27. On my first day of second grade everyone in Ms. Link’s class had to say what animal they were most like and I, a fidgety child with a habit of storing treasures in my pockets, went with kangaroo.

28. Basements have a bad reputation.

29. One windless, still night, when sleep wouldn’t stick, I went for a walk.

30. I’d have an elephant for a pet if they were smaller.

31. Sherbet gets angry when I say this, since genetically modifying animals and plants is the most evil thing you could do in her book, but I would love it if someone could engineer a tiny elephant.

32. I’d never admit this to Sherbet, but in my Dad’s shed, I’m engineering a tiny elephant.

33. Last Christmas I nearly drowned in a puddle in Merchants Square.

34. It took Laura Zhang a week to try to drown me in the lake in the center of the Merchants Square model train village.

35. Rain against the roof used to help me fall asleep, until the night Pete escaped.

36. On summer nights, when the leaves grew thick on the tree outside my window, and the wind whipped, I’d hear a tap on my window and most of my brain knew what it was and ignored it, but a tiny rebellious faction of cells imagined something different.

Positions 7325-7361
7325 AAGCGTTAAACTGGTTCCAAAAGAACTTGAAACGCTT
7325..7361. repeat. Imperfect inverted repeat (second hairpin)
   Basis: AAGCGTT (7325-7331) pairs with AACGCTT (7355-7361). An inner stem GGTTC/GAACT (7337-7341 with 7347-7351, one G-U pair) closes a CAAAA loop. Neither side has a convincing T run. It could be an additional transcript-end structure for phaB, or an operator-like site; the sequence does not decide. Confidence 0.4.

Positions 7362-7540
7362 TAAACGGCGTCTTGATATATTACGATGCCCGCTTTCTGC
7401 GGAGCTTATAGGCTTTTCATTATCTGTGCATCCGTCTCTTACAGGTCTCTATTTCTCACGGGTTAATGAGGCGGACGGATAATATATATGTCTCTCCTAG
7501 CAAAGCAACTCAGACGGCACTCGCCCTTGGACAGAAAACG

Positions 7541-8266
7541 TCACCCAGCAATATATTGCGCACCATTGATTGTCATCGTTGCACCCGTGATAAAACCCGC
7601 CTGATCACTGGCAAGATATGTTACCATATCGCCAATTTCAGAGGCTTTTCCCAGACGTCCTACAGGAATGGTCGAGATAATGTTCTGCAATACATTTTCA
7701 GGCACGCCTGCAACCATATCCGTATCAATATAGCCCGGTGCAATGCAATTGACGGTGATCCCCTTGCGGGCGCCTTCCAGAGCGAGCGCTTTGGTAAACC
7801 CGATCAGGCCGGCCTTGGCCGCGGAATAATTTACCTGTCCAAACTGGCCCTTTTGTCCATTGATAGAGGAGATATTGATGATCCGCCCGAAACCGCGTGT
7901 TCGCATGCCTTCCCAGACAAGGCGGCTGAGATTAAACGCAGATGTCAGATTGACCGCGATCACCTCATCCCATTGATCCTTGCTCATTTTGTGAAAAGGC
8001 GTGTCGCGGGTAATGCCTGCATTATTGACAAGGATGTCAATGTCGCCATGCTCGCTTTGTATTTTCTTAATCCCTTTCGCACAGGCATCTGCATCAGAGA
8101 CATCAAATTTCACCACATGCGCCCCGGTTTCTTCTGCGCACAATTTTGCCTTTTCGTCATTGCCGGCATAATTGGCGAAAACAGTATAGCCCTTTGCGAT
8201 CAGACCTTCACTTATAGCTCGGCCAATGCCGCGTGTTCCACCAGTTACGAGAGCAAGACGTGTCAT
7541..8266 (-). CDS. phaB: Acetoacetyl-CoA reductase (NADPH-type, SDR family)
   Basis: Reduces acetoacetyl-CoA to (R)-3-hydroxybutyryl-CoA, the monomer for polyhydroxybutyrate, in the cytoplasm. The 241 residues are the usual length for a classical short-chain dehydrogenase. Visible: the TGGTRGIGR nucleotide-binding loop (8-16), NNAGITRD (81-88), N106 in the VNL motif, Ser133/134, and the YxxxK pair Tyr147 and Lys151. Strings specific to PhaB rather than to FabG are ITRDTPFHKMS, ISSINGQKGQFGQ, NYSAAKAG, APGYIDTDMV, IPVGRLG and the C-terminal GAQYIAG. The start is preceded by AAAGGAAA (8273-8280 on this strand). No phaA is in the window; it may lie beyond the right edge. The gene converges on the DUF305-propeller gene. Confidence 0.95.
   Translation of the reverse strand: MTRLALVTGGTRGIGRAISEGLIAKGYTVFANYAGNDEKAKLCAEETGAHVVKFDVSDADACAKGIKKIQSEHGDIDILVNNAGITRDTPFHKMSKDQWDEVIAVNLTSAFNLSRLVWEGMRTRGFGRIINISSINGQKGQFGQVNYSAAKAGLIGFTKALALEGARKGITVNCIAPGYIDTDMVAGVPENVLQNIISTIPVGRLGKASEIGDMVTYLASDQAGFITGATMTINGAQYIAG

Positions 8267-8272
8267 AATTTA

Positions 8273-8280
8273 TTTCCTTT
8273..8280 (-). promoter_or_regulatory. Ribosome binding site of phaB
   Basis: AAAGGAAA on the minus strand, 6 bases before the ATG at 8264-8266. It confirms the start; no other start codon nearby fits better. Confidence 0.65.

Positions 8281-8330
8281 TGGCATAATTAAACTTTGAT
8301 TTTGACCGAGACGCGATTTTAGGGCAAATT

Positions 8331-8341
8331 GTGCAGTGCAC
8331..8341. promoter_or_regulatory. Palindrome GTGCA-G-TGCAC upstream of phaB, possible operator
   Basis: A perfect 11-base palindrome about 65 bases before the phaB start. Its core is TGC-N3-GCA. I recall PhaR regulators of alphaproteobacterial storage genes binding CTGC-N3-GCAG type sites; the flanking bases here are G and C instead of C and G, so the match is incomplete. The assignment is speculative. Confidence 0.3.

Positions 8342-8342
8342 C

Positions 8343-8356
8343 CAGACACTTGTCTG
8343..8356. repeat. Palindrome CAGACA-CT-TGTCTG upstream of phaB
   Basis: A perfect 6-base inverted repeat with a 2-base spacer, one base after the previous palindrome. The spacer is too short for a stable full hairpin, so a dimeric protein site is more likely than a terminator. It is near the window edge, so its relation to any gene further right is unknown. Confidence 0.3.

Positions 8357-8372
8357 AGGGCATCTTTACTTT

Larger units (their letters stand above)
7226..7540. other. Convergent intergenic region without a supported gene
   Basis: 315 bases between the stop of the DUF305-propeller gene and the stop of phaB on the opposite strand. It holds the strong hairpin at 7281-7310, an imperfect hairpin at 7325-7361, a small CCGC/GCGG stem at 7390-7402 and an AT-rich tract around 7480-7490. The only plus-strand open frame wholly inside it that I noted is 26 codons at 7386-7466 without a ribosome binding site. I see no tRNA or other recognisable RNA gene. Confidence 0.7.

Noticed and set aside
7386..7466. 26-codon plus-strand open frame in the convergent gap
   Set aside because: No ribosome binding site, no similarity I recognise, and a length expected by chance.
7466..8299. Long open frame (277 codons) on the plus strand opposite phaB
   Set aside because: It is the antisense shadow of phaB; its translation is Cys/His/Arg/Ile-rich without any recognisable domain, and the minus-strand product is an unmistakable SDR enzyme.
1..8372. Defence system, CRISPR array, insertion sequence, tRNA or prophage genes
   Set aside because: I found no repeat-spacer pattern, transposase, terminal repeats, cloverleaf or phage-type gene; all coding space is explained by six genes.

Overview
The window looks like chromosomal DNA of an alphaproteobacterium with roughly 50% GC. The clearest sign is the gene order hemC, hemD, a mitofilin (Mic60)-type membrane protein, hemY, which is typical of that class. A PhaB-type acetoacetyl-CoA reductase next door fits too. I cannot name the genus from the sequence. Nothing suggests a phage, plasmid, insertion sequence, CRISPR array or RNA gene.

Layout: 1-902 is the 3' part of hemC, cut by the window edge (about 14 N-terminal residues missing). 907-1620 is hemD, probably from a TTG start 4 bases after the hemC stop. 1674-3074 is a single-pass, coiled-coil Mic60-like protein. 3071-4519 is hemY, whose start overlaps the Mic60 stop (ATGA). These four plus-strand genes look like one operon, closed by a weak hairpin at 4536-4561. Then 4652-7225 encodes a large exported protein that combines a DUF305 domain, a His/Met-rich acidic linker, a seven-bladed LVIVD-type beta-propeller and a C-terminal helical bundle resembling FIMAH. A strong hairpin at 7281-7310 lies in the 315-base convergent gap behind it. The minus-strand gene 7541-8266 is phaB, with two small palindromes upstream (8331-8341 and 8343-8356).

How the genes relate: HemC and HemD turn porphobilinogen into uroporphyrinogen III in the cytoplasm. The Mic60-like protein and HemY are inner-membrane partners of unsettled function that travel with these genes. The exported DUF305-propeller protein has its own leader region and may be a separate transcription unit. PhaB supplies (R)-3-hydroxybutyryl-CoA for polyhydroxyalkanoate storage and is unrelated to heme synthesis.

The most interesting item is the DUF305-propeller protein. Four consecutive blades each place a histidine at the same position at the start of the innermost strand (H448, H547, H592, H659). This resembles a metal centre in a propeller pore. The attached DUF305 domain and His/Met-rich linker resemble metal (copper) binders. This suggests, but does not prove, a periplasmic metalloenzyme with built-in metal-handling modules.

37. Vanilla and warm sugar filling my house shouldn’t make me so irritable.

38. If Rebecca could have tasted truth the way she detected the spices in her food, Ametrine would still be greeting her at the Happy Hippo book store with a cheery, “What’s up Reba?”

39. My name is Aventurine Willis.

40. My ears perked at the sound of the text message jingle.

The Fire Trees and the Mist

A Winning Entry in the Official Kidlit Fall Writing Frenzy Contest Submission Page 2019.

The Fire Trees and the Mist
by Melanie Singer
Image #1

Bree’s heart pounded as she scoured the mist for her little brother. She squeezed her eyes shut but couldn’t stop remembering.